Medicinal Plants Processing Research Center, Shiraz University of Medical Sciences, Shiraz, Iran.
Department of Pharmacognosy, School of Pharmacy, Shiraz University of Medical Sciences, Shiraz, Iran.
Medicinal Plants Processing Research Center, Shiraz University of Medical Sciences, Shiraz, Iran. Department of Pharmacognosy, School of Pharmacy, Shiraz University of Medical Sciences, Shiraz, Iran.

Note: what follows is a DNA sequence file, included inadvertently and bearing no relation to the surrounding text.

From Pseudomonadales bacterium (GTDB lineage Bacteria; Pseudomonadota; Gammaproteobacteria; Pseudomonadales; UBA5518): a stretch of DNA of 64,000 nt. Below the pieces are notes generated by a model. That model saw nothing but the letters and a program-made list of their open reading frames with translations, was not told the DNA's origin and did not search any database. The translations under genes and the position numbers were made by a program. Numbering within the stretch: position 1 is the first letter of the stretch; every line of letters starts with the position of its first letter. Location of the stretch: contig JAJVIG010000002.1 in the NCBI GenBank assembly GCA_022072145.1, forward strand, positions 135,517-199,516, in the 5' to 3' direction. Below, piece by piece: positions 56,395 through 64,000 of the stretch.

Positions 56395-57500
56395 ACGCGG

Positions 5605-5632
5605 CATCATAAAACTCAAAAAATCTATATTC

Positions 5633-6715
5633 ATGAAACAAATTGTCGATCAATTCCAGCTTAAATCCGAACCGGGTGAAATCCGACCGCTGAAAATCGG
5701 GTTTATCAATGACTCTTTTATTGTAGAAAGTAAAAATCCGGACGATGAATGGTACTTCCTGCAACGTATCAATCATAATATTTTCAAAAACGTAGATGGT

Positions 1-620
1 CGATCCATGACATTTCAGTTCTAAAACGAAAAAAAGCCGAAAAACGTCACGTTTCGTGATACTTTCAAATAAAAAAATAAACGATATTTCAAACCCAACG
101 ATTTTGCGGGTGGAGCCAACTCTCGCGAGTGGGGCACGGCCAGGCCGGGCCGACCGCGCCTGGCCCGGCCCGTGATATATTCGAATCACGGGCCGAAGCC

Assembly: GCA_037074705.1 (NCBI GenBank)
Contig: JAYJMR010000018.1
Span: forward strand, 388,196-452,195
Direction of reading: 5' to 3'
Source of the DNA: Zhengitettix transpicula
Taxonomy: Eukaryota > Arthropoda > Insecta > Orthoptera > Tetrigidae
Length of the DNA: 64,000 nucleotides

Background and objectives: Over the centuries, particular attention has been given to the beneficial properties of rose water in Iran. In recent years, the manufacturers’ successful promotion has led to the general perception that bottled rose waters are pure and safe for human consumption. However, despite defining specific quality assurance standards by the Iranian National Standards Organization (INSO), strict quality controls are not imposed on these products. In this study, rose water samples were assessed for their microbial contamination based on these standards. Methods: Twelve and eight rose water samples were purchased from traditional and industrial manufacturers of Meymand, Fars, respectively. Applying the membrane filter technique, the aliquots of samples (100 mL) were analyzed for the presence of molds, yeast, coliforms, Colstridium spp., Enterococcus spp. and Pseudomonas aeruginosa. By employing the pour plate method, the total microbial counts (TMC) of samples were also enumerated. Results: The TMC exceeded the standard limit of 100 CFU/mL in 10 samples. Coliforms were observed in three traditional products and nearly all samples were contaminated with molds and yeast. All the samples were free of P.aeruginosa and one sample contained Enterococcus spp. Conclusion: Being natural, hydrosols appeal to consumers who tend to question the safety of beverages containing artificial mixtures. However, based on the recommended absence of the mentioned microorganisms and the standard limit of the TMC in the standard No. 3270 of the INSO, the examined products, could be considered unfit for human consumption.